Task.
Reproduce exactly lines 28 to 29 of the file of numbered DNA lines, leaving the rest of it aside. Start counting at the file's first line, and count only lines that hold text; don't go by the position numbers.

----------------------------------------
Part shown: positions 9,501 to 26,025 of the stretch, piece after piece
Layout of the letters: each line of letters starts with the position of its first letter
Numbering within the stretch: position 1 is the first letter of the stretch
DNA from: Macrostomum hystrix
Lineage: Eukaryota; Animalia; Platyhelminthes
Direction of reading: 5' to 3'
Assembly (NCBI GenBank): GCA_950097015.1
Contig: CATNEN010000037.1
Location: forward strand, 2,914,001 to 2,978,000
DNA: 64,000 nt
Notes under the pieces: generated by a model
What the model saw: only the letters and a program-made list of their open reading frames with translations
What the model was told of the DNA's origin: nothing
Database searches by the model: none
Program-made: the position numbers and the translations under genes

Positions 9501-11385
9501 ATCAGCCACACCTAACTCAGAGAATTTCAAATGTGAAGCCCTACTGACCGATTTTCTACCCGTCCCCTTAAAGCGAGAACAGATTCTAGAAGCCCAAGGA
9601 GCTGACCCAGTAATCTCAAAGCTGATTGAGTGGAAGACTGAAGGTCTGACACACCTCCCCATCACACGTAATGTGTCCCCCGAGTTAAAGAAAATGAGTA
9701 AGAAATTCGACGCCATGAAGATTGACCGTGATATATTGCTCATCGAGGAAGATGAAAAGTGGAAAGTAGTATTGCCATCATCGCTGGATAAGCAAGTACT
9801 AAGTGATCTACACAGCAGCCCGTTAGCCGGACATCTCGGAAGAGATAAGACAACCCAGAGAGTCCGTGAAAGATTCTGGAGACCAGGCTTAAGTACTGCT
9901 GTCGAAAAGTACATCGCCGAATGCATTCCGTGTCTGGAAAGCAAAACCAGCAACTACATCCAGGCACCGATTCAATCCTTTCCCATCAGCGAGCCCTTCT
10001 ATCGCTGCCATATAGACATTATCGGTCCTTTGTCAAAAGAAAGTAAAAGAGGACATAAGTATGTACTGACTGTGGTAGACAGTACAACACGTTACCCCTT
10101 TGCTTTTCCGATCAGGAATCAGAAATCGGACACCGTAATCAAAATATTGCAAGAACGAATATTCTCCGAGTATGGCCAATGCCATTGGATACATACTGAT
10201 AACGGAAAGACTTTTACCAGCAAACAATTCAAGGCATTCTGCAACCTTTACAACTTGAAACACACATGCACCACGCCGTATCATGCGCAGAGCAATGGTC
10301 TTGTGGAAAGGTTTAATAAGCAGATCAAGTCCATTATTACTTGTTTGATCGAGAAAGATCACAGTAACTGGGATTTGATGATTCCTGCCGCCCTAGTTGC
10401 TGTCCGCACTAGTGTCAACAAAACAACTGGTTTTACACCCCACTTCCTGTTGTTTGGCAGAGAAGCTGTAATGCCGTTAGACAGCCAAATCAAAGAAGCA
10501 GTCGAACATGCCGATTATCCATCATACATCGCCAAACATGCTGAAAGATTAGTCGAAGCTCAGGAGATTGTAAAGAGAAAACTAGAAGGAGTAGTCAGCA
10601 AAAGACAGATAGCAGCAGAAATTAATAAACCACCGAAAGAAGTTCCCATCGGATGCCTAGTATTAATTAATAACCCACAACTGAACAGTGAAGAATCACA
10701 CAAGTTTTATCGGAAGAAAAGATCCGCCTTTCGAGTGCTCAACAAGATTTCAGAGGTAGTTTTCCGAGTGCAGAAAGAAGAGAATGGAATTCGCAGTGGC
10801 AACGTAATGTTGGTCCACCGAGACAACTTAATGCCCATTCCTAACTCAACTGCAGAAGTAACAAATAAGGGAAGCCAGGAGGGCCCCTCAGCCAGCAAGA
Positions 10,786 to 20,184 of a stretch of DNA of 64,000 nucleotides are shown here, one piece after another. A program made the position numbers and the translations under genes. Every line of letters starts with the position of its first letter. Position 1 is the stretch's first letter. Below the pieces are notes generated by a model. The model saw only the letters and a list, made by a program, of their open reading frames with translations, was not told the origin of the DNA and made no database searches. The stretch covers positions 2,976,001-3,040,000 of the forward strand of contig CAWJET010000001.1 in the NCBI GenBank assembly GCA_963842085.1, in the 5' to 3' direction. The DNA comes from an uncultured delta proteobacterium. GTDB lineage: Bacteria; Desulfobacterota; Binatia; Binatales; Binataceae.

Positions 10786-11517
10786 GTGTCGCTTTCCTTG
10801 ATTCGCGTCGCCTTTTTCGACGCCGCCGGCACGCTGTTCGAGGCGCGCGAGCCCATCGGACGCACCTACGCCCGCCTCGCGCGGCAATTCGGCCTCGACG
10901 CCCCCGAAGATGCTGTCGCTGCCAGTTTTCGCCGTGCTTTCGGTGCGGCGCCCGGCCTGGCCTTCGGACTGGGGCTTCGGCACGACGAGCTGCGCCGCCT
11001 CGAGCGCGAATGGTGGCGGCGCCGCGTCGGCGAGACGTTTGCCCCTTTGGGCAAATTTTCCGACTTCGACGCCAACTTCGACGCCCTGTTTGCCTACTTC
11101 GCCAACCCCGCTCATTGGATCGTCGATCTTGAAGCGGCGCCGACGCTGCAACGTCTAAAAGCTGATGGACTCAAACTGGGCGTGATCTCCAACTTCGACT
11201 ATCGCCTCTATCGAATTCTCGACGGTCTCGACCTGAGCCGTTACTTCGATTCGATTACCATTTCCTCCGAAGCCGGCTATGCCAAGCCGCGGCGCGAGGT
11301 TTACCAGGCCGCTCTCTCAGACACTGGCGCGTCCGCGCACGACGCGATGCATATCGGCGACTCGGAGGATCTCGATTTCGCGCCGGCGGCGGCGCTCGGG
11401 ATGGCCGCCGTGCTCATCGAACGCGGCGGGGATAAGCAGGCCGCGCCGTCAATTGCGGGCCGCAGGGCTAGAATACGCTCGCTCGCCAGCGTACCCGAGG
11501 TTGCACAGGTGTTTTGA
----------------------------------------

10601 AAAGACAGATAGCAGCAGAAATTAATAAACCACCGAAAGAAGTTCCCATCGGATGCCTAGTATTAATTAATAACCCACAACTGAACAGTGAAGAATCACA
10701 CAAGTTTTATCGGAAGAAAAGATCCGCCTTTCGAGTGCTCAACAAGATTTCAGAGGTAGTTTTCCGAGTGCAGAAAGAAGAGAATGGAATTCGCAGTGGC